• Nix 2.0 Package Manager Released With A Ton Of Changes
    Nix 2.0 is now available as the latest major update to this functional package manager most commonly associated with the NixOS Linux distribution.
  • KubeVirt v0.3.0-alpha.3: Kubernetes native networking and storage
    First post for quite some time. A side effect of being busy to get streamline our KubeVirt user experience. KubeVirt v0.3.0 was not released at the beginnig of the month. That release was intended to be a little bigger, because it included a large architecture change (to the good). The change itself was amazingly friendly and went in without much problems - even if it took some time. But, the work which was building upon this patch in the storage and network areas was delayed and didn’t make it in time. Thus we skipped the release in order to let storage and network catch up.
  • Top 5 open source projects for 2018
    In our increasingly collaborative world, open source technology is a top trend that is having a major impact on the development and implementation of cutting edge capabilities. Open source is when source code connected to a program is made freely available, giving users the opportunity to make modifications and to share with other users. The common alternative to this is proprietary software, source code that remains under the strict control of an organisation, team or individual, ensuring that the integral code remains private and controlled by its owner.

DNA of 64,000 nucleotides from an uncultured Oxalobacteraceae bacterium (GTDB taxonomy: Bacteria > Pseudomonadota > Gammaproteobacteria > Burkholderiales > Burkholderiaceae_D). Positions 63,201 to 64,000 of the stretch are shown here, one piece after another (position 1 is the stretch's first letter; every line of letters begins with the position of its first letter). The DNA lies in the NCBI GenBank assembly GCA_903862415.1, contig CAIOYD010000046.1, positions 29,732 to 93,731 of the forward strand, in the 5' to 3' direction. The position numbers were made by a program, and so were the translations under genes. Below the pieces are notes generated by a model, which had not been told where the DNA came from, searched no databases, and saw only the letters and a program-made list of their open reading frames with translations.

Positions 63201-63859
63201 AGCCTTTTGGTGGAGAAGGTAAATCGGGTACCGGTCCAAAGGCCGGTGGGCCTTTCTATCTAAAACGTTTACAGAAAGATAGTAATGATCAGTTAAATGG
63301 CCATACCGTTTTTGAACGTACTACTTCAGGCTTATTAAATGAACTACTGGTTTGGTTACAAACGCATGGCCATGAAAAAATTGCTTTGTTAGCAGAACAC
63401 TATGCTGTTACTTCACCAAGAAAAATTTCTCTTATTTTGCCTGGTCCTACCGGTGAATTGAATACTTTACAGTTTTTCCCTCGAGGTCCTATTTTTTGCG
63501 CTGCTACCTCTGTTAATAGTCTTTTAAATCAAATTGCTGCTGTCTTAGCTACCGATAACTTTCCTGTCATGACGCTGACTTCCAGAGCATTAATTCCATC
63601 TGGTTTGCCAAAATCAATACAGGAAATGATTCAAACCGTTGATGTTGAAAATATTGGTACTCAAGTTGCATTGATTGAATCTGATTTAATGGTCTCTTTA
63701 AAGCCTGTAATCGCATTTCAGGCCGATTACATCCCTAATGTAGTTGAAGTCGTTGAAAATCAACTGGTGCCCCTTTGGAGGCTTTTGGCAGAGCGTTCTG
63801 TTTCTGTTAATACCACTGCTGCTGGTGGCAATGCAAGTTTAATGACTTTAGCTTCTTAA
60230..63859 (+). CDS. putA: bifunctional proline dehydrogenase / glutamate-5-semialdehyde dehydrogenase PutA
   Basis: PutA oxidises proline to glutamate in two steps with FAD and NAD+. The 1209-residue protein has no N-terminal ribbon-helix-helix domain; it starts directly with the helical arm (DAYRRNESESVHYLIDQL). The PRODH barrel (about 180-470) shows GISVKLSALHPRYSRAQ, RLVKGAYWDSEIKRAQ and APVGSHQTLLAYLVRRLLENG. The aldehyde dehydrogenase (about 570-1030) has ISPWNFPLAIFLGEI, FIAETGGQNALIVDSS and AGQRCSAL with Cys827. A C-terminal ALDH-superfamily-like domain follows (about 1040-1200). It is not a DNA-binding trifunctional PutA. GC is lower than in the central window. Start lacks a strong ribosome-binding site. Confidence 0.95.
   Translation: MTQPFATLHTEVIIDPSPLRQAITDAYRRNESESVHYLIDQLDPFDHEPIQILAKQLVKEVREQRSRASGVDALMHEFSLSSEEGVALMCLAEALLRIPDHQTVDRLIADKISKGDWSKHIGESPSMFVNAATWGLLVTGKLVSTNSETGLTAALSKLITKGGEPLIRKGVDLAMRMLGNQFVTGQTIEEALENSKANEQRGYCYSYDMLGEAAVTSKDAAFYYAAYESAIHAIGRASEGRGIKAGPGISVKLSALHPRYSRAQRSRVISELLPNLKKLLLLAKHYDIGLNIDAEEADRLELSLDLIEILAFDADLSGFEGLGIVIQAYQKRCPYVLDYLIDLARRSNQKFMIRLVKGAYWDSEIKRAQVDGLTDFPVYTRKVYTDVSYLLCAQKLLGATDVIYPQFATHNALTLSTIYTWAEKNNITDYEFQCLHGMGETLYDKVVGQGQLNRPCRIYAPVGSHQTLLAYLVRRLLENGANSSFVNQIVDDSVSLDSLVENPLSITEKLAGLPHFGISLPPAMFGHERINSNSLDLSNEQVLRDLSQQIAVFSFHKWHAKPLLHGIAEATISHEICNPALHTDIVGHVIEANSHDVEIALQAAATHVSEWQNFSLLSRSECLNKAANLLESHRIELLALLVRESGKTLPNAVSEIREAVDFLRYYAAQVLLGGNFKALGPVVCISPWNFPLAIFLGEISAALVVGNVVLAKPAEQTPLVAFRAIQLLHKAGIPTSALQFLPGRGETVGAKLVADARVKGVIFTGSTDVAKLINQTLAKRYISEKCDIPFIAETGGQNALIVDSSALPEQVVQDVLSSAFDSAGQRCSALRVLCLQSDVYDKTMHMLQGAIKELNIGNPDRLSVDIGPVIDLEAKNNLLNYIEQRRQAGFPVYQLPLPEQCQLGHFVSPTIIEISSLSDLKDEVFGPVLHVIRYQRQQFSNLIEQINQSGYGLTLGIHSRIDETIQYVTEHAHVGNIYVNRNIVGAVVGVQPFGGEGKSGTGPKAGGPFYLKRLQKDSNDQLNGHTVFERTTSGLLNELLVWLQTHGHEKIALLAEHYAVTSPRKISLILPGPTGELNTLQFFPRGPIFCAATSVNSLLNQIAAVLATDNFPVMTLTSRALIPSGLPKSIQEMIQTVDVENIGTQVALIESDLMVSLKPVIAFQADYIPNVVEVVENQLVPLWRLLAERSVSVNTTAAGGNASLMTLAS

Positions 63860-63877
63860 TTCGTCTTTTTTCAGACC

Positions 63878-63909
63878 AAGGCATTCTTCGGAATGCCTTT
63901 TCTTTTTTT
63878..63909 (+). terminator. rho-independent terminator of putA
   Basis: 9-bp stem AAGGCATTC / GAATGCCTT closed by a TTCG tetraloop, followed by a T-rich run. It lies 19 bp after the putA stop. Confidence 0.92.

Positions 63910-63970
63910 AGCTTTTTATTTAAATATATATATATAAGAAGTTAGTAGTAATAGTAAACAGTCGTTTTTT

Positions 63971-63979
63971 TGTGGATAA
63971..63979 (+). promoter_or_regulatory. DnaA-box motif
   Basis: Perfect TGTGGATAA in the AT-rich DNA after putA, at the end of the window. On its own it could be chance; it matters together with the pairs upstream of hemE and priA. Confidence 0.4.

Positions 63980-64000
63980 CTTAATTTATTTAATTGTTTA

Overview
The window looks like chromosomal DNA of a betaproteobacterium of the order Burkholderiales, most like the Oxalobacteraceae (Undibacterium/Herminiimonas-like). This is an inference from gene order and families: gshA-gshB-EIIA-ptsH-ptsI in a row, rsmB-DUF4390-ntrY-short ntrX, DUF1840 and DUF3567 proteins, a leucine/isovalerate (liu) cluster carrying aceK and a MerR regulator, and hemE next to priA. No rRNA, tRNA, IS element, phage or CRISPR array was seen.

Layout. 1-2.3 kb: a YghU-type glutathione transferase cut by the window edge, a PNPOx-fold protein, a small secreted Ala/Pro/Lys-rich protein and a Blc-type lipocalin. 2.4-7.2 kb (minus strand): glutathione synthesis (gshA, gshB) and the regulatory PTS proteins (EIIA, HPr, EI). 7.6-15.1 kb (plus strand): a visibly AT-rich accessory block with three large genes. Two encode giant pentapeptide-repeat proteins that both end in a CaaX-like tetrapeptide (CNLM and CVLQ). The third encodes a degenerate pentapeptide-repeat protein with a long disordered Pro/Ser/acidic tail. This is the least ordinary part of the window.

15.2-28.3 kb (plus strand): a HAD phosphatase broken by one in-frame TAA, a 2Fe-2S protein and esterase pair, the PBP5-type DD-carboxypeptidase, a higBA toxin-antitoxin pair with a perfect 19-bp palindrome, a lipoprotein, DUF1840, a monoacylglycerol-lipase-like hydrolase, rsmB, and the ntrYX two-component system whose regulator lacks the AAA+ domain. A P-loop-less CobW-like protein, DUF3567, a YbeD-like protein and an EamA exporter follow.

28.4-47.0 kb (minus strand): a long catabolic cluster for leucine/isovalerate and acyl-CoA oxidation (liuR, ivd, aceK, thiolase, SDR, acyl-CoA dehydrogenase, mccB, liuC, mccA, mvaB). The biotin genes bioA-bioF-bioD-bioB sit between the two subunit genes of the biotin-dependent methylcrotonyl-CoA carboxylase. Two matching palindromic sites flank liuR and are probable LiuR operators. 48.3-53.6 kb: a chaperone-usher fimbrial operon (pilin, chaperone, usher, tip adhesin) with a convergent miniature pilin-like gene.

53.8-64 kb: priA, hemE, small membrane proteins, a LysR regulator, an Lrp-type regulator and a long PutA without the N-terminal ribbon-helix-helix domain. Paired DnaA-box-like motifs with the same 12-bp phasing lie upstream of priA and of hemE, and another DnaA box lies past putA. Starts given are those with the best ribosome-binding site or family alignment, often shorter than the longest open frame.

• DataTorrent Glues Open Source Componentry with ‘Apoxi’
    Building an enterprise-grade big data application with open source components is not easy. Anybody who has worked with Apache Hadoop ecosystem technology can tell you that. But the folks at DataTorrent say they’ve found a way to accelerate the delivery of secure and scalable big data applications with Apoxi, a new framework they created to stitch together major open source components like Hadoop, Spark, and Kafka, in an extensible and pluggable fashion.